‘Tutu Girls’ Linked by Cancer Reunite

Medically Reviewed by Neha Pathak, MD on September 19, 2019
4 min read

Editor’s note: As of Oct. 30, 2019, Lauren Glynn is back in remission after getting successful CAR T-cell therapy. “We are so thankful that Lauren continues to feel well and are very hopeful that this CAR T is her cure,” her mom says.

Sept. 23, 2019 -- Four small friends who met in the hospital while getting cancer treatment are back together for a fourth year of group photos. And the message on their shirts -- “Never EVER Give Up” -- carries an emotional new meaning.

Chloe, Lauren, McKinley, and Ava -- now 5 to 6 years old -- enjoyed a day of hugs, laughs, and playtime earlier this month at Johns Hopkins All Children’s Hospital in St. Petersburg, FL. That’s where they met in 2016. During their time there, they posed for a spur-of-the-moment group picture in tutus, and it’s become an annual tradition for them.

Today, Chloe, McKinley, and Ava are in remission and doing well, a spokesperson for the hospital says. But Lauren’s cancer came back.

This year the four friends spent their reunion in Lauren’s hospital room at All Children’s, where she returned for treatment.

They wore matching shirts that Ava’s mother made, white tees glittering with a mantra inspired by the girls’ own words: “Never EVER Give Up.”

“I heard all the girls start saying it around the time last year when we found out Lauren had relapsed,” says Lauren’s mother, Shawna Glynn. She and her three fellow moms talked and agreed the message was a perfect fit. “The girls have never given up on each other,” Glynn says.

And their reunion this year lifted everyone’s spirits, she says: “Lauren was sitting on the bed when the girls walked in and she was just bouncing up and down because she was so excited to see them. I wanted to pause time and just live in that moment.”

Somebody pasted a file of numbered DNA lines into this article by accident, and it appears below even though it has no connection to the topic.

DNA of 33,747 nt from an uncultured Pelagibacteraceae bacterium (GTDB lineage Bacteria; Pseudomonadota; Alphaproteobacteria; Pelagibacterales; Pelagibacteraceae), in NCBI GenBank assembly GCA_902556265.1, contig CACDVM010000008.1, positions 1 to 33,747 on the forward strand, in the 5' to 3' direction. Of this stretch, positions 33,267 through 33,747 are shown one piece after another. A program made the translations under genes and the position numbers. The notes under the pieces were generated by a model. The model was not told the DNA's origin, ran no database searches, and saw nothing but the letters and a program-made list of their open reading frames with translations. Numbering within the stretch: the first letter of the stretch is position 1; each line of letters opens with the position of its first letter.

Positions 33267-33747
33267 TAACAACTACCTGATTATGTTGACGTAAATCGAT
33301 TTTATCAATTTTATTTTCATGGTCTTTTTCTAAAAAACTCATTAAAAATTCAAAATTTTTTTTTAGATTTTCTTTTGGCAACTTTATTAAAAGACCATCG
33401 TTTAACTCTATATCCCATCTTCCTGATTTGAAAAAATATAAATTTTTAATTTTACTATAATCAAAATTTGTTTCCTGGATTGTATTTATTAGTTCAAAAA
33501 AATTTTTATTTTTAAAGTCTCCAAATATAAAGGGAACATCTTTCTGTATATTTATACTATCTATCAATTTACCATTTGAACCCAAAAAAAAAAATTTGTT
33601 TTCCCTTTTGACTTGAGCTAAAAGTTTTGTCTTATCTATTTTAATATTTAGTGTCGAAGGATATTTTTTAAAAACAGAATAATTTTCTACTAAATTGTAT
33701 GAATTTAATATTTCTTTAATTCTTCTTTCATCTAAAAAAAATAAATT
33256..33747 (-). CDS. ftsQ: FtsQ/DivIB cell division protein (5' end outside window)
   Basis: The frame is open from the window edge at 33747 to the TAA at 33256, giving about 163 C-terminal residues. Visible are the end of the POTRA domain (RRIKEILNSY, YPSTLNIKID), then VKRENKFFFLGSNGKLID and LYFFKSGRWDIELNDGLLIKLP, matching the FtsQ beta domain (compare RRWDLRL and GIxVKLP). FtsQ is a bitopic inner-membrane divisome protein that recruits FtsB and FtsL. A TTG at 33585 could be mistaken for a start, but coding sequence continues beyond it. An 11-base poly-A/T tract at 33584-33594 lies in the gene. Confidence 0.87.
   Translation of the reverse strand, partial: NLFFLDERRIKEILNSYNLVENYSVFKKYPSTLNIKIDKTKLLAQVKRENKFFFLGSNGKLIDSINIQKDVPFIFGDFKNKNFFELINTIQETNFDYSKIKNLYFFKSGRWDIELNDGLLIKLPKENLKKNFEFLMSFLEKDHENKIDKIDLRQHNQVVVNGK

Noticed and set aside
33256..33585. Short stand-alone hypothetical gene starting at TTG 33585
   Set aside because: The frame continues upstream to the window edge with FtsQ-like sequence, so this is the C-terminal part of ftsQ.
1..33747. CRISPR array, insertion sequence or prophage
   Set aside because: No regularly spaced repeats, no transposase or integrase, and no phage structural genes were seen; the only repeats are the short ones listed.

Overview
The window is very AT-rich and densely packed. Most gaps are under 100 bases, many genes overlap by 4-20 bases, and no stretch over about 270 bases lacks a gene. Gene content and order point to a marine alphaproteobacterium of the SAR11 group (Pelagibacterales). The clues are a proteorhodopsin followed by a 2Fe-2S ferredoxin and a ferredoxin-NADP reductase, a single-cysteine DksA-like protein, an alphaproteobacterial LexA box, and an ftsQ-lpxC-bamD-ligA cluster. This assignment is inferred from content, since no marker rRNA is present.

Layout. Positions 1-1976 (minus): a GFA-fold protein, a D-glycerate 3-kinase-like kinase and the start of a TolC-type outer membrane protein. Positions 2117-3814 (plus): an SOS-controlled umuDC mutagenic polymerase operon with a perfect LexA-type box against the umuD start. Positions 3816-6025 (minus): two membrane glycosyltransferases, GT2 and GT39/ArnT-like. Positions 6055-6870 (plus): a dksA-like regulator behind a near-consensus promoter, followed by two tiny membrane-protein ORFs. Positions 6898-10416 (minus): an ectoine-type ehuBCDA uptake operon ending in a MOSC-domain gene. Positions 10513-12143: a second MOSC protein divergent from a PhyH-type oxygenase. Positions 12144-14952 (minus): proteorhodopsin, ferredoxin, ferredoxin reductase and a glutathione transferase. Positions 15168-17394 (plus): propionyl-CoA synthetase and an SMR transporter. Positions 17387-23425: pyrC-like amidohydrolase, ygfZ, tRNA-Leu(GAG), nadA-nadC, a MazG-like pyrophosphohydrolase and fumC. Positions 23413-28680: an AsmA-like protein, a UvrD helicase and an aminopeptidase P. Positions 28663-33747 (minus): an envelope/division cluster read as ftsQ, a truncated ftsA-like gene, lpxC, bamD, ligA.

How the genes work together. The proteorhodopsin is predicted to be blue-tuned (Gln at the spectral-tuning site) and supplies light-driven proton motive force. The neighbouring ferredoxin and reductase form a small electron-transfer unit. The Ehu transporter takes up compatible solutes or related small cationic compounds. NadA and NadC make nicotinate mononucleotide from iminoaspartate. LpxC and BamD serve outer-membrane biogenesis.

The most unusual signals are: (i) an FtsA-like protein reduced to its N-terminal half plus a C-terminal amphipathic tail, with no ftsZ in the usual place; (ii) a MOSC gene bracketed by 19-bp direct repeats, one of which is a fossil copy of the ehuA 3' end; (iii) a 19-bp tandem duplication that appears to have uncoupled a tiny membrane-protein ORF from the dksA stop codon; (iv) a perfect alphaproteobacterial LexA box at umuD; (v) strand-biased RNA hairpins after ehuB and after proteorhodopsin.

Lauren, a smart and strong-willed 6-year-old who loves to paint, has one of the most common types of childhood cancer: acute lymphoblastic leukemia (ALL). It’s the same kind Ava and McKinley had. It affects the blood and bone marrow, and it often shows up between the ages of 2 and 4. It can bring on symptoms such as bone and joint pain, weakness, and unexplained weight loss. Doctors usually treat it with chemotherapy, and it can be cured. But for 15% to 20% of kids who get treatment for ALL, the cancer will come back.

After Lauren’s cancer returned, she got a bone marrow transplant and more chemo earlier this year. She also got a type of immunotherapy treatment that her family hopes will send her disease back into remission: CAR T-cell therapy. Doctors take a type of white blood cell, called T cells, from your blood and change them in a lab, making them more precise at finding and attacking cancer cells. Once doctors put these powered-up cells back into your blood, the cells can latch onto cancer cells and destroy them.

Lauren has felt “really well” since she got the therapy, Glynn says. With her treatment complete, she’ll continue to get regular follow-up care and checkups at the All Children’s outpatient clinic.

“She has paved her own path, and we hope after everything she has been through in the last 3 1/2 years, that this CAR T is her cure,” her mom says.

Last year, when Lauren, Chloe, Ava, and McKinley were all in remission, they donned shirts that said “Survivor.”

The year before that, they dressed up in gold tutus and wore shirts that said “Brave,” “Strong,” “Fearless,” or “Warrior.”

And while they were all going through treatment in 2016, they dressed in shirts that said “Straight Outta Chemo.’”

Back then, the friendships their parents formed were also invaluable.

“I was so lucky to have met this amazing group of moms early on in Lauren's leukemia diagnosis,” Glynn says. “I think that your instinct is to close yourself off to the world, because you think that no one could possibly understand what you are going through. But if you strike up a conversation with another parent on the oncology floor, you will quickly realize that you are not alone.”

“We quickly bonded on the hospital floor and in clinic,” says Chloe’s mother, Jacquelyn Grimes. “We networked with other parents and became a support group for each other. We compared stories, treatments, issues, and ideas.”

“It’s a much easier road when you have that support,” Glynn says.

WebMD senior medical director and pediatrician Hansa Bhargava, MD, agrees. “Finding a community is so important in helping kids to get better,” she says. “These friendships really make a difference in emotional healing and recovery from serious disease.”